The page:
Like that night when she was yelling at him on the roof, and he gave her his jacket, and she realized that he actually wasn't fooling around anymore. Being temporarily blind, her other senses were heightened, and his jacket had smelled absolutely awful: a mix of booze, cigarette smoke, booze, cayenne pepper, booze, motor oil, and more booze. She thought it a testament to her affection that even the stink didn't stop her from wanting to kiss him till the sun rose.

He used to make her laugh like anything--hell, he used to make her snort, something she would never admit to outside his company. He used to make her bend over double, wheezing, helpless with laughter, wanting to sock him but too busy giggling.

They both laugh less, these days, but Remy tries anyway. Bless him, he'd try to make her laugh if he was on his deathbed.

In fact, if she remembers right, he did.

There is less laughter, but more understanding. They're not young anymore, and they're far from invincible. Rogue does not know if they'll get their powers back or not, but she does know that things won't go back to the way they were.

Christ. Were they really the title of a Robert Redford film, now? Had they truly sunk so low?

Probably closer to a soap opera, actually. If the events in question hadn't happened to her, Rogue would be inclined to laugh at the craziness of her past relationship with the Ragin' Cajun. God, the things they had put each other through...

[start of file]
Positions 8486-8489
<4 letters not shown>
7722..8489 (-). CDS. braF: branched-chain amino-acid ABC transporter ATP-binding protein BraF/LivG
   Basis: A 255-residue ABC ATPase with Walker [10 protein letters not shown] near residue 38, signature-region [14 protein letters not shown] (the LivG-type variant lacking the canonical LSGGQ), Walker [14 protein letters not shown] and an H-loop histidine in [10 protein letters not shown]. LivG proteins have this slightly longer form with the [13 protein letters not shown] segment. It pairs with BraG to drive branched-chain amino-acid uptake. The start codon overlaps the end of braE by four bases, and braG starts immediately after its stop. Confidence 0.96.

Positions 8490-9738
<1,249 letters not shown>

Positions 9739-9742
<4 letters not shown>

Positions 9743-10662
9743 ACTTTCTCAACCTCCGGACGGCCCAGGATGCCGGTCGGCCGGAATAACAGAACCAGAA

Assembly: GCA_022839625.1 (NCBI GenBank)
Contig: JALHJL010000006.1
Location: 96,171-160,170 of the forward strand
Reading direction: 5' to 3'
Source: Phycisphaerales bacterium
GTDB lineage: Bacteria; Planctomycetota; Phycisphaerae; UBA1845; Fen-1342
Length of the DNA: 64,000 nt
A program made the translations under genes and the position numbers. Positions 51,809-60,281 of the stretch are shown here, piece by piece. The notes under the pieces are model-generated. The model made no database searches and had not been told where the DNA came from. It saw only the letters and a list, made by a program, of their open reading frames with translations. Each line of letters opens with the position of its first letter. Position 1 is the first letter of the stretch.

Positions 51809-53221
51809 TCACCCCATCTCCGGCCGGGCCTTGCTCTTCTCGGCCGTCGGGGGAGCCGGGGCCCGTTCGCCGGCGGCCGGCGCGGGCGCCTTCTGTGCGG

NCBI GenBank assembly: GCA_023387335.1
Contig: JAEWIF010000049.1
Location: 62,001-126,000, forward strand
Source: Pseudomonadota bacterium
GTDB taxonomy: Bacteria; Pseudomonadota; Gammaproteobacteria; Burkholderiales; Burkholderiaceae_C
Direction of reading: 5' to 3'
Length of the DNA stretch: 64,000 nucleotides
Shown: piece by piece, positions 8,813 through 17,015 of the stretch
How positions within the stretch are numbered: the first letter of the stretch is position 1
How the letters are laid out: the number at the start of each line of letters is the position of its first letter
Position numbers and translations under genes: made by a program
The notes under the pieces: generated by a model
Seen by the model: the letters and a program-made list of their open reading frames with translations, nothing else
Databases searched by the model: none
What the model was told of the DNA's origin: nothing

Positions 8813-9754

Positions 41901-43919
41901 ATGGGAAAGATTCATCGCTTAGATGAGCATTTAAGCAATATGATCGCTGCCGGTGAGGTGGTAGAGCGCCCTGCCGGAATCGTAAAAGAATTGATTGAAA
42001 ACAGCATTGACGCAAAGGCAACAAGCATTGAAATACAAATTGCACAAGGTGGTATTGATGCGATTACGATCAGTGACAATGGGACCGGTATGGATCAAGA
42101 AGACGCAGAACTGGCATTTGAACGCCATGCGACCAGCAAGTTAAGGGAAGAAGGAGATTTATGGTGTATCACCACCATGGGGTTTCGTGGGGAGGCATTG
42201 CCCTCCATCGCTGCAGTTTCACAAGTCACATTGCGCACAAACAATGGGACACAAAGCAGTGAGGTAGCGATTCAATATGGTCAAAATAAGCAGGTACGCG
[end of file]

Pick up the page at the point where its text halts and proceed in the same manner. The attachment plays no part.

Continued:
Unfortunately, it's not a soap opera (although Remy has often said that some writer could make big bucks off of a TV show about the X-men, especially their sex lives). Both of them have to face up to their past actions, and Rogue is so damn tired of apologizing.

Of course, they gave up on blaming each other years ago. What good did it do, when they couldn't stay angry at each other for more than a few months before running back into each other's arms? (Of course, it's also been said that they couldn't stay happy with each other for more than a few months before running away, but that is beside the point.)

So here they are. Almost thirty, powerless, stuck on both sides of the human/mutant debate' (none of the good guys call it a war, but the only difference between war and military action is an official declaration). Feeling the awkward helplessness of the people they always thought of as the sorta/kinda enemy' in the dark corners of their minds, the corners they don't want Xavier to see.

She used to be an antihuman terrorist. How fucking ironic.